Katherine Pollak Ellickson
Katherine H. Pollak
September 1, 1905
Yonkers, New York, U.S.
|Died||December 28, 1996 (aged 91)|
La Jolla, California, U.S.
|Alma mater||Vassar College|
|John Chester Ellickson|
Katherine Pollak Ellickson (September 1, 1905 - December 28, 1996) was an American labor economist. For much of her career, she worked for the Congress of Industrial Organizations (CIO). During the Kennedy administration, she was executive director of the Presidential Commission on the Status of Women and helped create the Equal Employment Opportunity Commission.
Katherine Pollak was born on September 1, 1905, in Yonkers, New York, and grew up in Manhattan in the midst of the Ethical Culture movement. Her father, Francis D. Pollak, was a lawyer; her mother, Inez Cohen, was an activist involved in labor, feminist, and consumer issues. She attended the Ethical Culture School, a private preparatory school in New York City, and studied economics at Vassar, where she earned an A.B. degree in 1926. She pursued graduate studies at Columbia University.
Ellickson started her career in the workers' education movement, teaching and writing for Brookwood Labor College (1929-1932), the Bryn Mawr Summer School for Women Workers in Industry (1927-1949), and the Federal Emergency Relief Administration (FERA) Southern teachers' training school in 1934. She also did field work in the textile mills of the South and the coal mining camps of West Virginia.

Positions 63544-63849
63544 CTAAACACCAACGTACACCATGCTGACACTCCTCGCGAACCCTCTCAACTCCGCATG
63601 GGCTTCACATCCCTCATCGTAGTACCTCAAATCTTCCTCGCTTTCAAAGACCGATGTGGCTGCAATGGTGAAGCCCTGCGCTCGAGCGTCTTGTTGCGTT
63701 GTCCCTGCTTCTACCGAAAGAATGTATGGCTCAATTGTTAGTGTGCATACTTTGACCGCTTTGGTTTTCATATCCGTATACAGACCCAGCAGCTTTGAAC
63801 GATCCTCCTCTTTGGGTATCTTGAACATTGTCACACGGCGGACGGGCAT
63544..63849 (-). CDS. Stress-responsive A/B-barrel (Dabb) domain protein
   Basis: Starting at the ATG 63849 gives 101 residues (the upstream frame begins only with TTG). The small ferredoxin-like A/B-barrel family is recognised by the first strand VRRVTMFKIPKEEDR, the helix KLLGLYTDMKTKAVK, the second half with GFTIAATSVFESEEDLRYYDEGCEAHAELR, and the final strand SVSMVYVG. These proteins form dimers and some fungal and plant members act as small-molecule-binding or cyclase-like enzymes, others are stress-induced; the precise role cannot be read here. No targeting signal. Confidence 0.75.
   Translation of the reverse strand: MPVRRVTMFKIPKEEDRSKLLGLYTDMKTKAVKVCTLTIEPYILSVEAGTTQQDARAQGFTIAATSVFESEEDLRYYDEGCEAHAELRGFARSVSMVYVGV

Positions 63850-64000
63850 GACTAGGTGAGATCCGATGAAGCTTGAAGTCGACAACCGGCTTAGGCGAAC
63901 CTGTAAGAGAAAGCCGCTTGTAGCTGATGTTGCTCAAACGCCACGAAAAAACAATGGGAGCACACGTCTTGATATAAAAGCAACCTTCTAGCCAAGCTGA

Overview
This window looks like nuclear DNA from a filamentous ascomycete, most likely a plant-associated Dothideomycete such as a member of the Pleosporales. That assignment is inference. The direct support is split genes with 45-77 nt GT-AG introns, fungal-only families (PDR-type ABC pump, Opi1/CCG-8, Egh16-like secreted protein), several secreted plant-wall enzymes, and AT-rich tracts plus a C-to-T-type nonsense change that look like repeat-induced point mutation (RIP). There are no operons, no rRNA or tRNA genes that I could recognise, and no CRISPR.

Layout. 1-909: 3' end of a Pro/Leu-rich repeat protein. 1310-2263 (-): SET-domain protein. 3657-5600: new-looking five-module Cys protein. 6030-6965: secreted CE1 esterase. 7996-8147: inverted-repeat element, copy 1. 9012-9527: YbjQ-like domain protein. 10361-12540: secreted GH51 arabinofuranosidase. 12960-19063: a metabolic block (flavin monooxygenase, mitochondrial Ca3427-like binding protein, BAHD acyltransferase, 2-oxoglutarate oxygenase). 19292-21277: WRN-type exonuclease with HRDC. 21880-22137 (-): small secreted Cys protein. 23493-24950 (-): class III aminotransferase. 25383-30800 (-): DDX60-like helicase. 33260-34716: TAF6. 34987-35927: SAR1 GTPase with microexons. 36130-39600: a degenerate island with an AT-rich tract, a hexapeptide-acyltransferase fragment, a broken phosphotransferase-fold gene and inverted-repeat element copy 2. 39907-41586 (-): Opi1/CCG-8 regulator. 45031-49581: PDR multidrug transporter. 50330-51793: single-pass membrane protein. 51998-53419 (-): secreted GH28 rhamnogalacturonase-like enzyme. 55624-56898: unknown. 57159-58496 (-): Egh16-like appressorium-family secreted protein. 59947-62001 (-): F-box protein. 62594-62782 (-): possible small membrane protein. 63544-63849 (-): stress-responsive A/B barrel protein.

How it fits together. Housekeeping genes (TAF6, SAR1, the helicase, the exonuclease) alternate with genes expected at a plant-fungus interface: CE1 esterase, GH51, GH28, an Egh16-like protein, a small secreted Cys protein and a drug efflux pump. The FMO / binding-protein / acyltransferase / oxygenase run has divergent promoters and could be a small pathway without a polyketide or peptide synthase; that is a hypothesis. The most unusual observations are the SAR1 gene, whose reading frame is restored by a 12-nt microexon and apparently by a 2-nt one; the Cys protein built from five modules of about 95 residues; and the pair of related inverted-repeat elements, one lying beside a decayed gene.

In the late 1930s she worked for the fledgling Congress of Industrial Organizations (CIO) as assistant to director John Brophy at the national office, doing organizational work, research, and speechwriting. She also worked as an associate economist for the National Labor Relations Board. She became the CIO's Associate Director of Research in 1942, serving as liaison to the federal Bureau of Labor Statistics and representing the CIO on government advisory committees. After the merger with the American Federation of Labor (AFL) in 1955, she became assistant director of the AFL-CIO's Social Security Department. Later she recalled that the AFL-CIO was much less welcoming to women than the CIO had been.
In 1961 she was appointed by president John F. Kennedy to the President's Commission on the Status of Women and served as its executive director under former first lady Eleanor Roosevelt and assistant secretary of labor Esther Peterson from 1963 to 1965. She also helped create the federal Equal Employment Opportunity Commission (EEOC). She worked briefly for the United States Department of Health and Human Services before retiring in 1967.
Pollak married John Chester Ellickson, an agrarian economist, in 1933. The couple had two children and three grandchildren. Ellickson recalled in a 1976 interview that as a woman in the labor movement, being middle-class helped her career: early on, she was able to gain valuable experience working in low-paying positions, and later, she could afford to hire help to raise her children and nurse her husband through tuberculosis.
Ellickson's husband died in 1970. She died on December 28, 1996, at the White Sands retirement community in La Jolla, California. She was inducted posthumously into Labor's International Hall of Fame.